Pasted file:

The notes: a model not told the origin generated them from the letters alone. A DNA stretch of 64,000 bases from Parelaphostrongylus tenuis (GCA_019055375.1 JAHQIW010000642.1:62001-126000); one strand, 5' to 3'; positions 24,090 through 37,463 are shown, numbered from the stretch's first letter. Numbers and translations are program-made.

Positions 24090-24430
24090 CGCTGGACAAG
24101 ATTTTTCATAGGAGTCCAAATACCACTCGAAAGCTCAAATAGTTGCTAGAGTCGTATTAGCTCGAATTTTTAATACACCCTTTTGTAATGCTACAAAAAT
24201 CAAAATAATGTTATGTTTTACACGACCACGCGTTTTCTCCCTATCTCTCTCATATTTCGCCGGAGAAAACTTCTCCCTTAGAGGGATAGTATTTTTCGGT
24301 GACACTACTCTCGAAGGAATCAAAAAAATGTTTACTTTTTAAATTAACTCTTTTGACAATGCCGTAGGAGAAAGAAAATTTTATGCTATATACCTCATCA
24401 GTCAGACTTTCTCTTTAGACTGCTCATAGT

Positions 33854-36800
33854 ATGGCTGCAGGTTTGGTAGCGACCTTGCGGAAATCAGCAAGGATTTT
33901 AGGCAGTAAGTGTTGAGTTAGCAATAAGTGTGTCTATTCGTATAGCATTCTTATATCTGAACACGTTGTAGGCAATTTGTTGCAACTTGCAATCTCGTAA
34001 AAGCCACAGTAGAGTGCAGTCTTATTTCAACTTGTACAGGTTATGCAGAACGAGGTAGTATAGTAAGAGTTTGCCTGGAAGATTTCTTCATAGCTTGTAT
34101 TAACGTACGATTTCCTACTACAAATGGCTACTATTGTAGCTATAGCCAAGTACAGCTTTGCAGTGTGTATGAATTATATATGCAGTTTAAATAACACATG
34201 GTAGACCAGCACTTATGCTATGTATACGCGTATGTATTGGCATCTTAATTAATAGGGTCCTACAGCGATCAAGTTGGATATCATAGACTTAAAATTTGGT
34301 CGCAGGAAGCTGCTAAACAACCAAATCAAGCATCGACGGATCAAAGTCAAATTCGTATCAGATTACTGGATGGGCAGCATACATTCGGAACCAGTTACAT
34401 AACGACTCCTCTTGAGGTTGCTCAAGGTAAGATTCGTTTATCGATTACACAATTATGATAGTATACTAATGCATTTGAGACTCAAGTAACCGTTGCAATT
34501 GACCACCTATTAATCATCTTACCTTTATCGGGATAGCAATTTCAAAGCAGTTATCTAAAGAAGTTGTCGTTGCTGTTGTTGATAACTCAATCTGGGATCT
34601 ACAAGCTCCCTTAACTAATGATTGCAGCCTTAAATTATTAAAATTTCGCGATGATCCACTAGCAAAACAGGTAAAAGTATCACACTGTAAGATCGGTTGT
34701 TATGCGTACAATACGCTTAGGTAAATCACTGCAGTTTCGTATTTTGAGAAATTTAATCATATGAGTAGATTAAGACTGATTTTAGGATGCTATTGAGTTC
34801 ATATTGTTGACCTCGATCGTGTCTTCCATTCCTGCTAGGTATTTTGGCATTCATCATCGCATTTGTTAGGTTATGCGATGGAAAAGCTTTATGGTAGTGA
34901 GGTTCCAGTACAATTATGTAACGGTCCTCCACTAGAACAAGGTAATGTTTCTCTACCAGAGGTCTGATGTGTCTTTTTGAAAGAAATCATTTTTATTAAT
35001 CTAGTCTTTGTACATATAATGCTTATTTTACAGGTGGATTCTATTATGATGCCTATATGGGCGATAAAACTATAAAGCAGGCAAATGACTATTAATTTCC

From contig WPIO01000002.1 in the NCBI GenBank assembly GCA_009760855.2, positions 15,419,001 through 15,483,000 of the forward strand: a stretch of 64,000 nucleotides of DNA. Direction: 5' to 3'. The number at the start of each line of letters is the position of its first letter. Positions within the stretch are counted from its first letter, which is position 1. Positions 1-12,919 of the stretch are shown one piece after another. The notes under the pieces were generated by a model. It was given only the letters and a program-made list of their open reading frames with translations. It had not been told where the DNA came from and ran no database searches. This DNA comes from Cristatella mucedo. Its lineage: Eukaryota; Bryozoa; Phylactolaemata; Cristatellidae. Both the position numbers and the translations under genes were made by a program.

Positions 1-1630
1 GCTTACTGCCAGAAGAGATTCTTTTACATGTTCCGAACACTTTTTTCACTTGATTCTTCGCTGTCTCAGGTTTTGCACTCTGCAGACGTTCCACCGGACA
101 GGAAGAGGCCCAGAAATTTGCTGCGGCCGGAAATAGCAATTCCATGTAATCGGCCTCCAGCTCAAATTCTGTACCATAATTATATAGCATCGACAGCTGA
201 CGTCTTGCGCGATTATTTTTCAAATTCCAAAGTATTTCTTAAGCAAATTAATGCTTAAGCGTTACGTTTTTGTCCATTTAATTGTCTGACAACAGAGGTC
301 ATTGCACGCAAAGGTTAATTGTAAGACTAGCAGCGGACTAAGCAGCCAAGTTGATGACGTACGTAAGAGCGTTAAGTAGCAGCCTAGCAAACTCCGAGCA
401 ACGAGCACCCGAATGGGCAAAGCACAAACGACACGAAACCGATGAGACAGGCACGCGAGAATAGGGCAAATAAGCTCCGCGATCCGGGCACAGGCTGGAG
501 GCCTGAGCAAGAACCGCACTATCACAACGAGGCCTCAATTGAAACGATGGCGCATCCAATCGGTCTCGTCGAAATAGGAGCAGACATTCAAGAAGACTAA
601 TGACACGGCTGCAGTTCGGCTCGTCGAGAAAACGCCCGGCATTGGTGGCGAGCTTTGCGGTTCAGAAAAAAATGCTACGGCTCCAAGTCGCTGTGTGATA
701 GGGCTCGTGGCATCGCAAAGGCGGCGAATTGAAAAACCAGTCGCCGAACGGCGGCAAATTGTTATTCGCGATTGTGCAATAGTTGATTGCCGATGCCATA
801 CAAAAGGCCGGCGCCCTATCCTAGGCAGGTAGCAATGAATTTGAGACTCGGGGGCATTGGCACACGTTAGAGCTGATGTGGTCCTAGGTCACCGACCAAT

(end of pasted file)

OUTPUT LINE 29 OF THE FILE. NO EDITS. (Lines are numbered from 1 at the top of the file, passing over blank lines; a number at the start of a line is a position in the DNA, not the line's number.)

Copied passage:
501 GCCTGAGCAAGAACCGCACTATCACAACGAGGCCTCAATTGAAACGATGGCGCATCCAATCGGTCTCGTCGAAATAGGAGCAGACATTCAAGAAGACTAA